Buildings – dilapidation everywhere. No money for refurbishment, investment. I remember a decaying swimming pool we used to visit, in the decaying grounds of a decaying country house. No one lived there. The whole atmosphere was like those French films of the 60s, a lot of drifting about in ruinous gardens and so forth, dead leaves, cracked paving stones, weeds creeping, creeping and taking over. I thought it was romantic and fabulous, but in the wider sense it meant the country was falling apart too.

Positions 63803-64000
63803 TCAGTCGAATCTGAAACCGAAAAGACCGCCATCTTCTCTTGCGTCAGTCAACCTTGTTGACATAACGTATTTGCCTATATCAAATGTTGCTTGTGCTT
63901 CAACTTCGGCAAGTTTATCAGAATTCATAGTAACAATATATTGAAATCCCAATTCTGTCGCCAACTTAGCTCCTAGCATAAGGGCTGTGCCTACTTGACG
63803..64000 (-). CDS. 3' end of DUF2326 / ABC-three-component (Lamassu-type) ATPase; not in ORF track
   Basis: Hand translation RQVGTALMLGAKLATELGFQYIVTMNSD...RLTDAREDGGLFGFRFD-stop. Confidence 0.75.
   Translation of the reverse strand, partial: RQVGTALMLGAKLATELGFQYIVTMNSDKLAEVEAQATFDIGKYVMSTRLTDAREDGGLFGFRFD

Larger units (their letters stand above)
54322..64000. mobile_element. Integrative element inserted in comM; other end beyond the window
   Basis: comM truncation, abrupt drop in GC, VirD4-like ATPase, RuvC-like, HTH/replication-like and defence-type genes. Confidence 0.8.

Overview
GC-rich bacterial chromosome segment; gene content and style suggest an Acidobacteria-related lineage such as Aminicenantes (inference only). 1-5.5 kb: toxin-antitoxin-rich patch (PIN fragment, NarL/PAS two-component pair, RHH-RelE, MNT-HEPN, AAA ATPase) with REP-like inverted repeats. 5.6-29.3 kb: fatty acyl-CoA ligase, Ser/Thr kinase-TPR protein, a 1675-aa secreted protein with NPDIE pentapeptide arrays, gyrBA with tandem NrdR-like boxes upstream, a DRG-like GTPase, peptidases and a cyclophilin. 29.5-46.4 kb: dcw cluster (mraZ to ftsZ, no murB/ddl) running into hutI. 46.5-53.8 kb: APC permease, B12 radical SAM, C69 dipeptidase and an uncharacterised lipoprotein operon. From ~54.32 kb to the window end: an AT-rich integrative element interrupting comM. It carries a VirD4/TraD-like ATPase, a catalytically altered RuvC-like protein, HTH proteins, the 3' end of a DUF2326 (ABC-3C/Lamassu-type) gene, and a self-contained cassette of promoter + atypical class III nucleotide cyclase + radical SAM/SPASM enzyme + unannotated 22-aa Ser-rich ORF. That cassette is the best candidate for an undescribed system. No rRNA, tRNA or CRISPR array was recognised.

Perhaps we should now visit the sanitary systems. Rickety and smelly certainly, but in the flats I stayed in in those days at least not footprints in the snow. You got those out in the country. In the city flats the seats were always a flimsy plastic and certainly didn’t give you a sense of security. In fact you didn’t want to linger in there at all. Every single one smelt of drains, as did a lot of other places. In the cinemas (where we spent a lot of time) the usherettes used to stride up and down the aisles going pfff pfff pfff with air-fresheners, which was a decent touch. Just to stay with cinema outings for the moment… no popcorn, no sweeties, no crisps, just a poke of sunflower seeds to crunch. I’ve lost the knack now but used to be able to crack them in my mouth and spit out the husks, a universal Spanish skill, meaning that the floor was carpeted with little black and white shards. And reminds me that in bars you scrunched over layers of seafood shells, olive pits, little paper napkins, toothpicks – all tossed on the floor and it was OK! Bliss. To have filthy habits and to be normal!